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Early Depiction of Chinese Camps and Chinese Laborers in California Gold Country

Detailed map showing a mining land or snow slide on the lands near the Alta Railroad Station (Alta, Placer County, California), just south of the Central Pacific Railroad Company's line.

The location of the slide would appear to be just south of the town of Alta and west of the junction of Canyon Creek and today's Pulp Mill Ditch. The ditches shown likely belong to the Dutch Flat Water Company. The Appendix to the Journals of the California Senate (1860), reports that the Dutch Flat Water Company owned 2 ditches on Cañon Creek on the property of E.L. Bradley & Co.

It is likely that the event depicted here is a either a snow slide in 1866 or a slide in 1880. Based upon the name of the maker of the map, C.E. Uren, we believe it is more likely that the map was created in 1880, as we can find record of Uren working in this area in this general time period.

The 1866 Slides During The Construction of the Central Pacific Railroad

There were a number of slides during the constructio of the Central Pacific Railroad in 1866, which significantly impacted the Chinese laborers working on the railroad.

These slides were described on the Central Pacific Railroad Museum Website as follows:

On December 25, 1866, the Dutch Flat Enquirer reported that "a gang of Chinamen employed by the railroad were covered up by a snow slide and 4 or 5 died before they could be exhumed.... The snow fell to such a depth that one whole camp of Chinamen was covered up during the night and parties were digging them out when our informant left."

A second note for the March 3, 1866 Dutch Flat Enquirer reads:

The C.P.R. Co. have about sixty men, aided by several hundred inches of water, engaged in sluicing out the deep cut just below Gold Run, that was filled up by a huge slide during the late stormy weather. We learn that the Company by adopting this method of removing the obstruction thus occasioned, will not only save much time, but also many thousand dollars. The work along the entire line in this vicinity, both above and below, is progressing finely since the abatement of the storm, and with continued good weather, the days intervening may be numbered as few, when we shall be aroused from our morning slumbers by the shrill whistle of the "iron horse" and the cry of "all aboard for Colfax, Auburn and Sacramento."

A third note from the April 21, 1866 edition reads:

LAND SLIDE.-A huge land slide occurred a few days since near Buckley's ranch, just above this place, on the line of the C. P. Railroad, damaging the ditches of the Dutch Flat Water Company to the amount of several thousand dollars, and rendering a change of the railroad bed necessary, which will also cost an immense sum. Nearly a quarter section, extending along a heavy fill of the railroad several hundred yards, suddenly gave way and moved off in a solid body, taking with it ditches, flumes and everything else that obstructed its course, and making a change from the original survey of the railroad at that point imperative. The material that gave way, it seems, was of a soapy or pipe clay formation, and the pressure from the railroad fill is assigned as the cause.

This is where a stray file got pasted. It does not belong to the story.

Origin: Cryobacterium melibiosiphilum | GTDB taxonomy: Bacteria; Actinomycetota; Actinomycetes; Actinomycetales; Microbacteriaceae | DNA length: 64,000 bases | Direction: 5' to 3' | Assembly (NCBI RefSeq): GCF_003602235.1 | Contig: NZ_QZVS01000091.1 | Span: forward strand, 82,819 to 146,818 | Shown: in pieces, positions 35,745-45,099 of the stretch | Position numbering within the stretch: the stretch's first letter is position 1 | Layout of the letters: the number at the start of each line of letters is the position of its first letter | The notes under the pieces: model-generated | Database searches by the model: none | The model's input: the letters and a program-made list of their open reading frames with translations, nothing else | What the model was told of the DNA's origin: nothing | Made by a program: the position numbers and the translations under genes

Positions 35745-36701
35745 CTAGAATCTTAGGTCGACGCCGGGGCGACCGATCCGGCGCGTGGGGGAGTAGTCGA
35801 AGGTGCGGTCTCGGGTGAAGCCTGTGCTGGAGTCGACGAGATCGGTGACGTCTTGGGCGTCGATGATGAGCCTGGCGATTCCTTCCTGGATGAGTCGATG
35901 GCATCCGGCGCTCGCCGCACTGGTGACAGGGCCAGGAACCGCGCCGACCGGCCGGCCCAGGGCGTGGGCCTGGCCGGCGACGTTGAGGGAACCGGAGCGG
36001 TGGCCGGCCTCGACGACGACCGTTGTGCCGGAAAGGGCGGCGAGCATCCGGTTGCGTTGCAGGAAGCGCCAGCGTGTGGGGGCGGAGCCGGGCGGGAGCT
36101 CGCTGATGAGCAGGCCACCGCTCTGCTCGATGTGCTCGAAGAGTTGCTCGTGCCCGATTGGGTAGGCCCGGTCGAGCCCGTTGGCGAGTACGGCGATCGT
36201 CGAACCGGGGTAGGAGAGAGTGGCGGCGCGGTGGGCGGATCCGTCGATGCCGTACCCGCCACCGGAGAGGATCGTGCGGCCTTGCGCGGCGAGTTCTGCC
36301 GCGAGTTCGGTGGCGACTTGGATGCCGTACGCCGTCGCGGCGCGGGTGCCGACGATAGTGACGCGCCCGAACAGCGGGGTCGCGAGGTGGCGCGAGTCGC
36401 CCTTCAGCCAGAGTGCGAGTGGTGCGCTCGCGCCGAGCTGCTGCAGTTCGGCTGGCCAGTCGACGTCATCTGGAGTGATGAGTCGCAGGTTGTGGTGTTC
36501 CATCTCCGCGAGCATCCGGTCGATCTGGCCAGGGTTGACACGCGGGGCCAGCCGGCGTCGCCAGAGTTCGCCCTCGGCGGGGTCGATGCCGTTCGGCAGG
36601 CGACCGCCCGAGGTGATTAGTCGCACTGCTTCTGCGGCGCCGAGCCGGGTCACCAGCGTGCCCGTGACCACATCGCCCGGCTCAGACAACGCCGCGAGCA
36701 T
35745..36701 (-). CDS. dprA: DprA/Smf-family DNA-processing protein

1880 Slide

It is also possible that the slide referenced occurred in 1880. Both the Scientific American, Volume 42 and the Brotherhood of Locomotive Engineers Monthly Journal, Volume 14, reports a slide above Alta, California as follows:

Recently heavy slides of earth seriously obstructed the track of the Central Pacific Railway above Alta, California. The mass of earth to be removed was so great that by the ordinary methods several weeks would have been required to clear it away. In the emergency hydraulic miners were called upon for help. They brought up their pipes and monitors, constructed a flume from a ditch which was, fortunately, near at hand, and in fourteen hours piped away a body of débris which had been the despair of picks and shovels. The tremendous power of hydraulic mining was thus exhibited in a very practical way. Those who witnessed the swift dispatch of this avalanche of earth have attained, says the Sacramento Union, a lively perception of the effects produced upon the bluffs which contain the gravel deposits. It is, indeed, somewhat singular, the Union continues, that the hydraulic monitor has never been used in making cuts on railroads where the soil is sufficiently soft to be piped. It be thought that in such cases there would be great economy in the application of water power, for a strong head of water directed by an experienced hand will cut out and carry away more dirt in one day than fifty men could shovel and pick in a week.

Map Illustrations

Ilustrated on the map are:

  • Steam Engine and railroad cars marked C.P.RR and U.S. Mail
  • Two Chinese mining camps
  • Illustration of a Chinese worker, leading a horse and cart.
  • Several slide areas, one impacting the railroad line just west of the train and a much larger slide area between the two Chinese camps
  • Illustrations of a Flume and several water ditches.
  • Decorative compass rose (bottom left)

Charles Edward Uren

According to the California State Mining Bureau Bullentin, Charles Edward Uren was a resident of Alameda, California was a Civil Engineer and the owner of the Lightner Mine in Calaveras County and the Superintendent of the Republican and Eagle-Shawmut Mines in Tuolomne County. As a mapmaker, he is perhaps most famous for his wall map of the area around Grass Valley and Nevada City, published by Rand McNally & 1897.

He was also the father of Lester Charles Uren, who is credited with developing the first curriculum for teaching Petroleum Engineering (UC Berkeley).

Condition Description
Ink and watercolor manuscript map. Two expertly mended tears.
CPRR Website: